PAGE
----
Book Review: There is No Map In Hell (Andrew)

In 2009, adventurer Ben Fogle and former Olympic rower James Cracknell raced across Antarctica to the South Pole. The BBC documentary ‘On Thin Ice’ showed them recruiting a third team member, Dr Ed Coats, to complete their team. But if you read their book, also called ‘On Thin Ice’ you’d only find Fogle and Cracknell’s story. Dr Ed is nowhere to be found!

While the documentary shows he wasn’t lost in the Antartic, that he was as much part of the team as the others, the book focuses on the ‘stars’ – and loses something from it.

Big adventures are rarely achieved alone. Ed Stafford, the first man to walk the length of the Amazon, and a man who can claim to have achieved it alone, makes very clear in his book that he couldn’t have done it without the help of a guide who joined him shortly after starting. And he spends just as long talking about their friendship as he does about his own achievement.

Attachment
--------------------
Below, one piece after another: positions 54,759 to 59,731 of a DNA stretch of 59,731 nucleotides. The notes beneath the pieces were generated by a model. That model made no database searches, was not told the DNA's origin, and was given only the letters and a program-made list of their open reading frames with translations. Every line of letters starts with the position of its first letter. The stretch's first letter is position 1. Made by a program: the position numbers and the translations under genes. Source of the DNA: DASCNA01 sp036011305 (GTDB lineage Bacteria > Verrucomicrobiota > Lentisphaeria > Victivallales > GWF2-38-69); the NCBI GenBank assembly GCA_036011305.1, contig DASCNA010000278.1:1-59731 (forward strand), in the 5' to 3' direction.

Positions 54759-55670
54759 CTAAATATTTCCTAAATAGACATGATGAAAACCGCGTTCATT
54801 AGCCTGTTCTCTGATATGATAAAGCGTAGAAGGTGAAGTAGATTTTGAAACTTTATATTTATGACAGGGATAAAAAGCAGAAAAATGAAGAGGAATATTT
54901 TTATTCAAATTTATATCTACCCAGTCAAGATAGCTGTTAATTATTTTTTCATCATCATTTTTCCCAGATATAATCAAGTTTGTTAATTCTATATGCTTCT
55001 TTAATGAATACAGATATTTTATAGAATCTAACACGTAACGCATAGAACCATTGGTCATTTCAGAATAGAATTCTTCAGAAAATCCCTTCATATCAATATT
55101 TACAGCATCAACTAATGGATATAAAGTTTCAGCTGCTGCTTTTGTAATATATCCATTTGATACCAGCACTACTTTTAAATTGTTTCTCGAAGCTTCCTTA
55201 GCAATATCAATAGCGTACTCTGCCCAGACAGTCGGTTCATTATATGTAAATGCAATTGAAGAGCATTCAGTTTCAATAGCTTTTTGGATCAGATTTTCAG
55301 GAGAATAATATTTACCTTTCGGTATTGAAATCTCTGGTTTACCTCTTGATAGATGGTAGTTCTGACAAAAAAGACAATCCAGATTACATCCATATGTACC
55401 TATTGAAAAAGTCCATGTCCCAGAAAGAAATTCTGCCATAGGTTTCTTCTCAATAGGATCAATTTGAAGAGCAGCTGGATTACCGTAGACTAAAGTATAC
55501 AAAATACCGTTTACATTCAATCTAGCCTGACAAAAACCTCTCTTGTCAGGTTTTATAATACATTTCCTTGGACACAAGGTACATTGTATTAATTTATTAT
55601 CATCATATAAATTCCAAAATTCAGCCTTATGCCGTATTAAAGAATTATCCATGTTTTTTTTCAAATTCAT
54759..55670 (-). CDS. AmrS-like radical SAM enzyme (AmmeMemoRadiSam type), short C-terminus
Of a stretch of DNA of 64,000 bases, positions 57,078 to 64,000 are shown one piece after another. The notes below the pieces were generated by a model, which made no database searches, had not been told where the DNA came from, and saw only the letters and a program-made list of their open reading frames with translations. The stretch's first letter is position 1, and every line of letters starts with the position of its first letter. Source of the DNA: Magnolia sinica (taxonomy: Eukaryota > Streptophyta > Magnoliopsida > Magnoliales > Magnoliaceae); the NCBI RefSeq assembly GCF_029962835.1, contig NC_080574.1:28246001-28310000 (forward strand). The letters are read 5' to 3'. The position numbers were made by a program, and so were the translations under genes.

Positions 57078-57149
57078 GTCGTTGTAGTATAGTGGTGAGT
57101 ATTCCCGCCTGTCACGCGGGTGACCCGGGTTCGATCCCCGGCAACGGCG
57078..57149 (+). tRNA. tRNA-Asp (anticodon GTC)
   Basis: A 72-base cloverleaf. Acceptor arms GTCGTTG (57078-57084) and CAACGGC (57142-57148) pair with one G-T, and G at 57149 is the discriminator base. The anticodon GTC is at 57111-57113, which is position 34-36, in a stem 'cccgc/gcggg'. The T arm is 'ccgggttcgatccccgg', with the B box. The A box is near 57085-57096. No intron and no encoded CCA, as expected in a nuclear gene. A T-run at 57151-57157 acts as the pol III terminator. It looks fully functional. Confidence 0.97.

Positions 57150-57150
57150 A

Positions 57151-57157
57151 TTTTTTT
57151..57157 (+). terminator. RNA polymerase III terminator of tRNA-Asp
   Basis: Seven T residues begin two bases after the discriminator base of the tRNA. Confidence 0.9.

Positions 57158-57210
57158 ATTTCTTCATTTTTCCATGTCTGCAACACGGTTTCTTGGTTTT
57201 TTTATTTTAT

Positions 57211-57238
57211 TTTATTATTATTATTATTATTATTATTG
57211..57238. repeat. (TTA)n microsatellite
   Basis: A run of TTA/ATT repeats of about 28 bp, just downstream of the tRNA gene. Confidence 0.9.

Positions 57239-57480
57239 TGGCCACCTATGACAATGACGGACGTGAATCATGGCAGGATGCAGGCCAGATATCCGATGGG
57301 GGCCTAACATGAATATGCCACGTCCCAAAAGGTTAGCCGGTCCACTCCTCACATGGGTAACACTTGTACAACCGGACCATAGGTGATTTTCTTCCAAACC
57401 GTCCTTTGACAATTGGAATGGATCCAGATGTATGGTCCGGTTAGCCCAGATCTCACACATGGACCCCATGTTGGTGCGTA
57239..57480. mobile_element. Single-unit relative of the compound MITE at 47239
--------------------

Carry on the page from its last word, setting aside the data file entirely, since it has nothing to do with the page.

That’s why I think I found The Mountains Are Calling a struggle. It was all about the runner, all about ‘me’. And also why I found There Is No Map In Hell a far better book.

Steve Birkenshaw is a fell runner. He holds the record for completing the Wainwrights – a run across all 100+ Lake District mountain fells. This book charts his race with a brief background on his running career before a detailed review of his record breaking run.

Unlike other books he also has other people involved write about what they saw or what they did to help. By adding the perspectives of his wife, support crew, nurse (for some graphic description of his feet!) and support runners he’s able to show the such records are not achieved alone and that they couldn’t be achieved without teamwork. And, while he might be running, he could only run because of what other people were doing for him – whether running with him, guiding him when his mind couldn’t grasp where he was going, to preparing support stops, logistics, food or just being there to urge him on.

You can buy it here: Amazon.